No Escape

Isaiah 13:7-8. “Therefore shall alll hands be faint, and every man’s heart shall melt: And they shall be afraid; pangs and sorrows shall take hold of them; they shall be in pain as a woman that travaileth: they shall be amazed one at another: their faces shall be as flames.”

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The judgment of God is nothing to be shrugged at. It will be terrible. There will be great fear, such fear that people will experience pain similar to that of a woman in childbirth.  Their faces will be red with shame as their sin is dealt with. There will be no escape.

The Day of the Lord

Isaiah 13:6. “Howl ye: for the day of the Lord is at hand; it shall come as a destruction from the Almighty.”

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If you will keep in mind that “the Day of the Lord” is a reference to the future, the Second Advent,  it will help you to understand that these are far-future prophecies. Babylon is going to be rebuilt at some point. There are those who believe Saddam Hussein tried to get that project  underway. Babylon is always representative of the rise of godlessness and evil, and in the Day of the Lord its destruction will be complete.

Those who mock at God and deny His existence will learn to their horror that He is indeed the only God, the Holy One of Israel. His judgments upon the world are sure, and those who have persecuted His people, Israel, are going to suffer for their pride and their hatred.  God’s judgments will be upon the whole world (tebel, the whole earth). 

Scriptures  for comparison: Is. 34:1-8; Joel 2:31; 3:15; Matt. 24:29; Mark 13:24; Luke 21:35.

The Gentile Nations

Isaiah 13:1-5. “The burden of Babylon, which Isaiah the son of Amoz did see. Lift ye up a banner upon the high mountain, exalt the voice unto them, shake the hand, that they may go into the gates of the nobles.  I have commanded My sanctified ones, I have also called My mighty ones for Mine anger, even them that rejoice in My highness.  The noise of a multitude in the mountains, like as of a noise of the kingdoms of nations gathered together: the Lord of hosts mustereth the host of the battle. They come from a far country, from the end of heaven, even the Lord, and the weapons of His indignation, to destroy the whole land.”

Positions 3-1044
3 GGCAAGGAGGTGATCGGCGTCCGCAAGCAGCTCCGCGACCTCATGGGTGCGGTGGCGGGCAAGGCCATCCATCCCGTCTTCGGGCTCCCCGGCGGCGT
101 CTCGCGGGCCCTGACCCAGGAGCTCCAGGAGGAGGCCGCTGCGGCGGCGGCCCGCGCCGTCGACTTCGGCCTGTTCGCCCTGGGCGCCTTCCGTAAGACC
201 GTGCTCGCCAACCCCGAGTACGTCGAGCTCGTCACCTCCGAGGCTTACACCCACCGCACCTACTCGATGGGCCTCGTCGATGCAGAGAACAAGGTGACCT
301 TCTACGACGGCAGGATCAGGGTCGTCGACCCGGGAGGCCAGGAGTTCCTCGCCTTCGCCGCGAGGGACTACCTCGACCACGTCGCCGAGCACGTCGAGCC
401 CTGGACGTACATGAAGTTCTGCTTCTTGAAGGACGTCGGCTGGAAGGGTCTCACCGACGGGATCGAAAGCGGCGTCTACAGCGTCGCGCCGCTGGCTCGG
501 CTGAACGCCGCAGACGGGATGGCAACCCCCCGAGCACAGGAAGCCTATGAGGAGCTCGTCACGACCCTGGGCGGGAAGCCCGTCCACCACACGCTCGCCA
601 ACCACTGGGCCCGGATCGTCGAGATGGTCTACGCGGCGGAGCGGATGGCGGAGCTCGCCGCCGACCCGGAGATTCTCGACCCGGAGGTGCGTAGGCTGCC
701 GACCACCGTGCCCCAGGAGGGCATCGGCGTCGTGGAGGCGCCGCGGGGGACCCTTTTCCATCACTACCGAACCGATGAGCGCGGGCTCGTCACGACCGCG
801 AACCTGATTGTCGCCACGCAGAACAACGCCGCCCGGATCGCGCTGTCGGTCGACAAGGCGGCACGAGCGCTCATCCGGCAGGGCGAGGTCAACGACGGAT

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Chapters 13-23 consist of prophecies about Israel’s  surrounding Gentile nations. Coming after the prophecies of the Millenial Kingdom, in which Jesus Christ, Messiah, will have all authority over the entire world, the doom of these nations under His anger is listed.

Babylon comes first. It includes the rule of the Chaldeans, which succeeded that of Assyria.  Verses 2-5 are descriptive of the Medes, who are mentioned in verse 17, and of the Persians; verse 4 mentions  kingdoms (plural). These powers are called “My consecrated ones” because they were chosen by God for the fulfillment  of the destruction of Babylon (verse 3). They didn’t necessarily know that they were being used of God, but the Persians did destroy idols , and Cyrus the Persian did rejoice in the recognition of God (ch. 44:28; 45:1, and Ezra 1:1-4). The Medo-Persian powers were to be “the weapons of His indignation, to destroy the whole land,” the land of the Chaldeans.

You can verify all this by reading about the history of Babylon, including its present state of non-existence.  God used other countries to bring Israel back to Himself, but those countries paid the price according to their mistreatment of His people.

Cry Out and Shout!

Isaiah 12:5-6. “Sing unto the Lord: for He hath done excellent things: this is known in all the earth. Cry out and shout, thou inhabitant of Zion: for great is the Holy One of Israel in the midst of thee.”

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When I was in the touring choir in Bible college, we sang a piece of music from this passage that has been haunting me.  I can’t pull it up; can’t remember if it’s from Handel’s Messiah or not. I remember that the line “therefore with joy shall ye draw water from the wells of salvation” was in the song; also, “Cry out and shout,  ye people of God!”  But that’s it.  Anyone who may have been in the Pillsbury Baptist Bible College choir from 1965-67, if you can help me out, maybe I could get some sleep 🙂